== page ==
During this session GEO-C students had the chance to learn more about the services offered by UJI’s library, putting special emphasis in the services especifically addressed to research. The seminar included the use of scientific databases (ScienceDirect or Web of Science), the introduction to reference management software (Mendeley) or an overview of tools for measuring scientific impact (Journal Citation Reports).
W2_3 Spatial-Temporal Predictive Modeling with Open Source and Open Data for Urban Areas – Kick – off Workshop
Thursday, April 6, 9:00 a.m. – 1:00 p.m.
Organizers: Luis Santa (GEO-C Doctorate in Geoinformatics: Enabling Open Cities) & Shivam Gupta (GEO-C Doctorate in Geoinformatics: Enabling Open Cities)
Room: Beacon B, Third Floor, Sheraton
The half-day workshop is aimed as a collaborative exercise, which extends ongoing research for developing open smart cities, using open data and open source statistical and GIS tools. Also, to provide a comprehensive but digestible introduction to the most common methods of analysis and geomatics work flows which are nowadays often encountered when tackling various issues in urban agglomerations. Given a multi-tiered nature of contemporary web applications, we propose an interactive session devoted to a R-supporting middleware, as well as the of statistical packages for popular web frameworks. The exercises in form of examples from fields of air pollution, climate and transportation among others.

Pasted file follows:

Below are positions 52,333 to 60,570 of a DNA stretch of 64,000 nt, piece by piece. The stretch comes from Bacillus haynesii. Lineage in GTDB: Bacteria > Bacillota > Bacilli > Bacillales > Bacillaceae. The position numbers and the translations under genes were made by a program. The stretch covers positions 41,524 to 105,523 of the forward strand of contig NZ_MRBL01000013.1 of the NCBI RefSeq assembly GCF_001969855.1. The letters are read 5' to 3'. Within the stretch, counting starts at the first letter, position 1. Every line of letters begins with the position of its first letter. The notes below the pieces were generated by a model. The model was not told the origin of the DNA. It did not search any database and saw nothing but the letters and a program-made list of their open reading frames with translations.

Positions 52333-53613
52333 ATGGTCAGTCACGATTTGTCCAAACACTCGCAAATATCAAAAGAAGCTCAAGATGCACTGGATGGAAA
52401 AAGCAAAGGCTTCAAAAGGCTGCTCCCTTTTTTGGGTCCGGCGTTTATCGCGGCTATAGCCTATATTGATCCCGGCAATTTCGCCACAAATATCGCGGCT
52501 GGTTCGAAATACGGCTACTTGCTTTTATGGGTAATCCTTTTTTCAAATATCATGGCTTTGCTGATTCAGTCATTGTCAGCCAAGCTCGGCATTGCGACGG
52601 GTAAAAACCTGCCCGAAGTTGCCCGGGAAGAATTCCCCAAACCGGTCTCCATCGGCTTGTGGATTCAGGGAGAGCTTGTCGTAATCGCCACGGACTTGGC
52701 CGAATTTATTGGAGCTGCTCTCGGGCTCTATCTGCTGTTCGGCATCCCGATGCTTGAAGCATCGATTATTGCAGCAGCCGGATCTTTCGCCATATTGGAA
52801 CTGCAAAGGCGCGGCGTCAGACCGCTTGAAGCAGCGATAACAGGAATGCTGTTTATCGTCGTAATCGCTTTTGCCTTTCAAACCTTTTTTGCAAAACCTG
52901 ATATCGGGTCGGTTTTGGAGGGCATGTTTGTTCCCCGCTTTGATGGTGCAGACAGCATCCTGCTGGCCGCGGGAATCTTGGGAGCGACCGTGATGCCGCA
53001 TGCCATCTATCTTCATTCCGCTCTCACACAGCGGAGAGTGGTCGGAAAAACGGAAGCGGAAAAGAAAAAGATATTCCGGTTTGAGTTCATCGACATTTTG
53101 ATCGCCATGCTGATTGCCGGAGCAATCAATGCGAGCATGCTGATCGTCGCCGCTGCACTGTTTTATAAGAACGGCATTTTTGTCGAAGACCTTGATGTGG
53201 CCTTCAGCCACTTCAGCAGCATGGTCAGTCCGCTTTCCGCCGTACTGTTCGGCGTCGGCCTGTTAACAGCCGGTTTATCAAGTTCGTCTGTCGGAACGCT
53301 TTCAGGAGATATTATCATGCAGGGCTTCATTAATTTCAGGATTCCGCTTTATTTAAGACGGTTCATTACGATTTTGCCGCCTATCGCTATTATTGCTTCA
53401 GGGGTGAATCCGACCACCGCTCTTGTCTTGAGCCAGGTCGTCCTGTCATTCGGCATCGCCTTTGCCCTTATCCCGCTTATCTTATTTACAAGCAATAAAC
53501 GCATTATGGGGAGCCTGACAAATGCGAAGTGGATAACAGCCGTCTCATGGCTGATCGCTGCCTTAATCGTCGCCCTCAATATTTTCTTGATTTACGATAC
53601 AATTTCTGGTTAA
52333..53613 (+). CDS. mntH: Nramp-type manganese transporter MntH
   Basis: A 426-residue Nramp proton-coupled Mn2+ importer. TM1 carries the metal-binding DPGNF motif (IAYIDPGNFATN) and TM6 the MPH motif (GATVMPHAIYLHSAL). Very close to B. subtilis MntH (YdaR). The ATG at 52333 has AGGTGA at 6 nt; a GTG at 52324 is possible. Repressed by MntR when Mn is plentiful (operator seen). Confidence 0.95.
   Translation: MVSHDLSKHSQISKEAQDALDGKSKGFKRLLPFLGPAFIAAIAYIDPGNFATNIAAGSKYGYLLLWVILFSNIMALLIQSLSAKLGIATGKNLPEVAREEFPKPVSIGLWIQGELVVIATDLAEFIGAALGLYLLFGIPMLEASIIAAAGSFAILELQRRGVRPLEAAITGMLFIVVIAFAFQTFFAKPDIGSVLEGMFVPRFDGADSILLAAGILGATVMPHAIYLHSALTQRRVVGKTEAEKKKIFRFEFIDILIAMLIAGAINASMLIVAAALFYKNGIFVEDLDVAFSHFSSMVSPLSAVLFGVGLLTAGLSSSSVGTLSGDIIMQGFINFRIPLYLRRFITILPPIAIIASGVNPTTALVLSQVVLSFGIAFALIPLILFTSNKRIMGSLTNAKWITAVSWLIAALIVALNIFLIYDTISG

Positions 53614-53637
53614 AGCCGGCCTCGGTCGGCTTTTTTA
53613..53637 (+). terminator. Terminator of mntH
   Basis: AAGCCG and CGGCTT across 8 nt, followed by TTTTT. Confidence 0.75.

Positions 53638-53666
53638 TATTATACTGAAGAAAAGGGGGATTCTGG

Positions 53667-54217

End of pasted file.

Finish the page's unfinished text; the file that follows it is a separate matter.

OuiShare Fest is a non-academic event that took place in Barcelona and is connected to other similar events, like OuiShare Fest in Paris. It’s main purpose is to discuss and show new initiatives regarding the Sharing Economy. This was my first time that I’ve attended. Particularly motivated to assist to the workshop organized by the Making Sense EU project, and also to listen what is the perspective that BCN City Hall has around the Smart City discourse.